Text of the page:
Puerto Rico appears to be something of a litmus test across players; it ranks #1 on BGG, and has the potential to polarize players on the issue of slavery. Ultimately, I'm a little lukewarm on it, largely because of its hype. I know I will play it again; there's a lot going on. I really don't think I'd jump out and suggest playing this game. A good thread on BGG talks about how PR is almost a perfect information game, like chess, Diplomacy, or checkers, with virtually no luck and the largest unknown factor being the moves of other players. Like chess, there are right moves and wrong moves in Puerto Rico. I think this one is deeper than chess, but perhaps not as broad.

Definitely need to do some percolating on this one.

I next pulled out Jungle Speed (BGG, BUY ME!), as Lisa had heard about it from Steven, Marc had heard about it from others (mostly me and Story-Games), and a few people had played it last time. It's still awesome, and still available to buy. Buy it using that link so I can get a kick back and buy more games. Go on, you know you want to. Once we'd played a few rounds, folks were ready to play something different while the night was still young.

We had about eight people, and someone suggested Mao (BGG, WP), for which there was general consensus and two ordinary playing card decks were purchased. The first rule of Mao is that you do not talk about the rules of Mao. Note that the Wikipedia article there will spoil you if you choose. I'll maintain professional courtesy here in print and reiterate that Mao is a game where you are expressly forbidden to talk about, mention, or ask about the rules. The enjoyment of the game is primarily derived from deducing the game rules, observing those trying to do the same, or moderating the rules for new players. Mao is a meta-game, not a game.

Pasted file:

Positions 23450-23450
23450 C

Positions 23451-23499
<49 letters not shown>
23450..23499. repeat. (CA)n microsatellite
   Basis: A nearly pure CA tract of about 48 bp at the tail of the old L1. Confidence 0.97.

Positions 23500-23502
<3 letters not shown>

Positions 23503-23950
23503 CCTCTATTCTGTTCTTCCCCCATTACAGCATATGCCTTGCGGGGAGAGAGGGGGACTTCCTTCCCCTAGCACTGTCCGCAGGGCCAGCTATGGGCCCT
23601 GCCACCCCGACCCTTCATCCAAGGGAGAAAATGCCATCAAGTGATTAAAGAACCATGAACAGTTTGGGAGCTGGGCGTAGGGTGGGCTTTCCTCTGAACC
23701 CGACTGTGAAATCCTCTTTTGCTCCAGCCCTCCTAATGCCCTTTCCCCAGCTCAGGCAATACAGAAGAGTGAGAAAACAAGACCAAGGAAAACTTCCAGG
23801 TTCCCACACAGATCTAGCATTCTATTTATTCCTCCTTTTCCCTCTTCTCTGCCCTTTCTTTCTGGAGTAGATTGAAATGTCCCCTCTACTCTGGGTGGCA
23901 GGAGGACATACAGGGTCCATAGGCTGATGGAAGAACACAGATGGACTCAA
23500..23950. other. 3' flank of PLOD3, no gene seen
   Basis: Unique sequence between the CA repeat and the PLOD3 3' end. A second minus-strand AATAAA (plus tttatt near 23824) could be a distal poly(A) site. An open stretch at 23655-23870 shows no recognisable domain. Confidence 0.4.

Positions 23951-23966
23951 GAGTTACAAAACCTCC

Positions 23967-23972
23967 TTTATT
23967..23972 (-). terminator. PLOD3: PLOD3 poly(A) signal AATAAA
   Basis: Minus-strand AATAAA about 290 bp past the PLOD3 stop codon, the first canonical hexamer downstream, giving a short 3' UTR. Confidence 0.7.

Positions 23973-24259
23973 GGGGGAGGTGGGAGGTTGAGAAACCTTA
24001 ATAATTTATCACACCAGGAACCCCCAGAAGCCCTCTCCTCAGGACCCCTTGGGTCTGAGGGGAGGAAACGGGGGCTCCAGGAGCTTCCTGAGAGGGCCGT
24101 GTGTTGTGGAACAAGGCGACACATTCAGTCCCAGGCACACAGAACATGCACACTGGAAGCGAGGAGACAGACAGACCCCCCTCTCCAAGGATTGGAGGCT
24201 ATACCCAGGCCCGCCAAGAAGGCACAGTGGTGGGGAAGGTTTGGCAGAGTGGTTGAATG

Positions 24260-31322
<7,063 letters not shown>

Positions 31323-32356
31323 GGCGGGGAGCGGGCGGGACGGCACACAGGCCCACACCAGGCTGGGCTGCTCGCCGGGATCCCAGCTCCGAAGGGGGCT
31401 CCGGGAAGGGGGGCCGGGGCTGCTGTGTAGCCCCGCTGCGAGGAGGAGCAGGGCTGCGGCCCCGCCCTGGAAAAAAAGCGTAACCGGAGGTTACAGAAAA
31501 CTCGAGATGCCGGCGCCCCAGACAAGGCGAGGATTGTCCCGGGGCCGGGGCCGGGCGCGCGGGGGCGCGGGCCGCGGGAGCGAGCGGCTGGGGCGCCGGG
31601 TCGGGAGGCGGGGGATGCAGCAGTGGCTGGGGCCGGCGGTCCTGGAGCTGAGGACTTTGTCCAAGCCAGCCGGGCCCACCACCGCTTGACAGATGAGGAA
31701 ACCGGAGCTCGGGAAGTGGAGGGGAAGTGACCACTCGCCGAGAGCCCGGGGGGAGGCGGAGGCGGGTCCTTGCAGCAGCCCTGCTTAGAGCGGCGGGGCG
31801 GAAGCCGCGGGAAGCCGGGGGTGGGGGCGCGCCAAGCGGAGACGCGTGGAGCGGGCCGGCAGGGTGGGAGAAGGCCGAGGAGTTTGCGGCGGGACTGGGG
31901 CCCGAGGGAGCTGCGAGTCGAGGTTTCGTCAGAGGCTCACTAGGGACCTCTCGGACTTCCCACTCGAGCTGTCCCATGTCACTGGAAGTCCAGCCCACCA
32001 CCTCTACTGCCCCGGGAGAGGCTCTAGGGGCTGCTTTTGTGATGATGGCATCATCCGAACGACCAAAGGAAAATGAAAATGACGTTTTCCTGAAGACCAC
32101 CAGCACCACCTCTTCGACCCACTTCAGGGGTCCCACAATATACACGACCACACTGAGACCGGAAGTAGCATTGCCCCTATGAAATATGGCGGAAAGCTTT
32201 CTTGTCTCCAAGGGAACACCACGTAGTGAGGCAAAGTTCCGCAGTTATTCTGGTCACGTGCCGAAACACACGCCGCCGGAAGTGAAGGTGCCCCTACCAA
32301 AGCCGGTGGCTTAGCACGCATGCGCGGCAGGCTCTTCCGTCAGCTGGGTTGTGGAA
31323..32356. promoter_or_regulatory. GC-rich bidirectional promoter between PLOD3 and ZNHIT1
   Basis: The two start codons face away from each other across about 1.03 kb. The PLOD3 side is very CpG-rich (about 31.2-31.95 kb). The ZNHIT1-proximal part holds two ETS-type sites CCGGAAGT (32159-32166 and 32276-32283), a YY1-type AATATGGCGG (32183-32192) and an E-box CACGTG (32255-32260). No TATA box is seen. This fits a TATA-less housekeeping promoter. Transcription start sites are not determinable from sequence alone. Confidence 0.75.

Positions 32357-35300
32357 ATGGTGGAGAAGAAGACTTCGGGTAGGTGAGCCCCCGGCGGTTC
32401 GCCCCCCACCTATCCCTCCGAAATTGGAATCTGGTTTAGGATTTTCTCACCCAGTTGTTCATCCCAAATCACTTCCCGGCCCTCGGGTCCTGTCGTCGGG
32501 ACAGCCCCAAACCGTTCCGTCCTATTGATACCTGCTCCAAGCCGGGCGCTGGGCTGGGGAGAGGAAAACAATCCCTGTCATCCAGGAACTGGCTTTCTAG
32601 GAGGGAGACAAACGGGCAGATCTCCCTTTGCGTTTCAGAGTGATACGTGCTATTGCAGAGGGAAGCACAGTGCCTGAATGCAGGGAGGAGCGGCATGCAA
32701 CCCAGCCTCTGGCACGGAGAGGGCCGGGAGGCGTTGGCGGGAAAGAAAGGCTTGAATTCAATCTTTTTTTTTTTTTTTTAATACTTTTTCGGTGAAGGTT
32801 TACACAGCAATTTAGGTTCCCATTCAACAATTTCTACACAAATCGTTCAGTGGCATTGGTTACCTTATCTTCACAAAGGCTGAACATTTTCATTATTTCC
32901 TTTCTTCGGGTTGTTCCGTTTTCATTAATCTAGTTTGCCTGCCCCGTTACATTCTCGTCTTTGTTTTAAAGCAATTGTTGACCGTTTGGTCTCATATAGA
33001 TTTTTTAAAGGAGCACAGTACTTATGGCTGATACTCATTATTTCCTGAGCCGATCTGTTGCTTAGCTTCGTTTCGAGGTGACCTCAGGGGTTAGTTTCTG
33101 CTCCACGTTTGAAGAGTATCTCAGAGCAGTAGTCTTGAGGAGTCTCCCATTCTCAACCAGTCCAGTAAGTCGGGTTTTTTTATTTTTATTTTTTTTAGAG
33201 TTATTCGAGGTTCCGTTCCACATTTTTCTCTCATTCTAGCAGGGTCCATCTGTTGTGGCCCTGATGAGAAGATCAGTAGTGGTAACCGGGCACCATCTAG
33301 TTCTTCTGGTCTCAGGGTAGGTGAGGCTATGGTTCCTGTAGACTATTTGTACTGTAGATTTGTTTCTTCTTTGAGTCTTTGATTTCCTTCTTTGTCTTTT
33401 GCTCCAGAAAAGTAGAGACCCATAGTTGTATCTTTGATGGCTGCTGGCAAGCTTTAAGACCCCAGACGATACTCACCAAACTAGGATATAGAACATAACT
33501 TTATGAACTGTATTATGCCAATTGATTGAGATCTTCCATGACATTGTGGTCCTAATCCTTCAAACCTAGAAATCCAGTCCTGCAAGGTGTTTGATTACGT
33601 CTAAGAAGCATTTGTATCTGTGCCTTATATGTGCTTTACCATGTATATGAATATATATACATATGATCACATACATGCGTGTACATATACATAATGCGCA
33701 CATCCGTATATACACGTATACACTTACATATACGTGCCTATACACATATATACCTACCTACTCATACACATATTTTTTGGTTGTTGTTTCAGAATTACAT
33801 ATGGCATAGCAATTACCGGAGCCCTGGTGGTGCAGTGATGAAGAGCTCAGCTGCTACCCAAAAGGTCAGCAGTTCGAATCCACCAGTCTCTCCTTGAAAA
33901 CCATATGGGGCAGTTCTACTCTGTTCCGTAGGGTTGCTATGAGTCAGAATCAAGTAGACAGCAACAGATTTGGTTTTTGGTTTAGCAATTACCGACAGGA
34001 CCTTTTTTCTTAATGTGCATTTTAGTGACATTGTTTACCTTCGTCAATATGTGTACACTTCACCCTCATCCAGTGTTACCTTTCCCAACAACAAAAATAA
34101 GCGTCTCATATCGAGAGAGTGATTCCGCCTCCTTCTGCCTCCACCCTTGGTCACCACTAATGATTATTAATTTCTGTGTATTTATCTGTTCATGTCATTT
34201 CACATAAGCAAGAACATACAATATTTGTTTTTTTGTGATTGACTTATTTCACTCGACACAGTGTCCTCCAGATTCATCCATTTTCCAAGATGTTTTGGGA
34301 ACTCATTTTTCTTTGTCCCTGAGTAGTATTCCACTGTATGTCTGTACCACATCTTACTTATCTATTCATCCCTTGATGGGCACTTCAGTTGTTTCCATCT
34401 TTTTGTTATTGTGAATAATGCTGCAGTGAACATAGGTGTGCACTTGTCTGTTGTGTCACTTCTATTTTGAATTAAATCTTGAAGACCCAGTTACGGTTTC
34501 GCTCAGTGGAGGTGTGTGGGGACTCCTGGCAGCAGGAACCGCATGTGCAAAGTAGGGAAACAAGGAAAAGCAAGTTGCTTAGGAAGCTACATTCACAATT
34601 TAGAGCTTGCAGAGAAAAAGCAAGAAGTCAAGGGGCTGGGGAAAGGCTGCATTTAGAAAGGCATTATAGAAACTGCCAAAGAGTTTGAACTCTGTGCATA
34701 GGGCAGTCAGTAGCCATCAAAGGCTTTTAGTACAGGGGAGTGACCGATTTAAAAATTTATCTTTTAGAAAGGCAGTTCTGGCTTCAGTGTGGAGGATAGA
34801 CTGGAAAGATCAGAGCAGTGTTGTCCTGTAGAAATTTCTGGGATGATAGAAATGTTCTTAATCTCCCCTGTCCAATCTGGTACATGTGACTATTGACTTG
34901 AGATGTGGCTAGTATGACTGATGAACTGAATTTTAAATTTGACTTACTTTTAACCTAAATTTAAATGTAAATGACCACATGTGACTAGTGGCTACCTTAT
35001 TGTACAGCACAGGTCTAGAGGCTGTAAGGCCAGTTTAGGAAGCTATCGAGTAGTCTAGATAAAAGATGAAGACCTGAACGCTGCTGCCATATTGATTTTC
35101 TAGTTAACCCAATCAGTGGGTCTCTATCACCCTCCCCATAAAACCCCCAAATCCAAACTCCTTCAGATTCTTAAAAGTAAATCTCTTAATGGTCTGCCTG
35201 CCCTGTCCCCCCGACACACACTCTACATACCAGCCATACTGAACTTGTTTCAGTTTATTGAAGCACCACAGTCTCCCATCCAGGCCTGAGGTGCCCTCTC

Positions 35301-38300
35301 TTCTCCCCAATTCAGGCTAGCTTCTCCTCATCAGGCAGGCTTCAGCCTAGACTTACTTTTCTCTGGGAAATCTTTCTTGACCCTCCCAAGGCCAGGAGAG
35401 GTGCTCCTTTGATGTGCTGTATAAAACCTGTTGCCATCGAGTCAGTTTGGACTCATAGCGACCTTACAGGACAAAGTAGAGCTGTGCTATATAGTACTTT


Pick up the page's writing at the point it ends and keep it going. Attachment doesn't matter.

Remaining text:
More fascinating is the emerging evidence of the game's semi-oral tradition between the two players who had played Mao before, but never with each other. I got pretty frustrated and left mid-game. I'm not entirely proud of that. A contributing factor is the fact that Norman had gotten fed up, insane, or dead in their game of Arkham Horror and lured me away.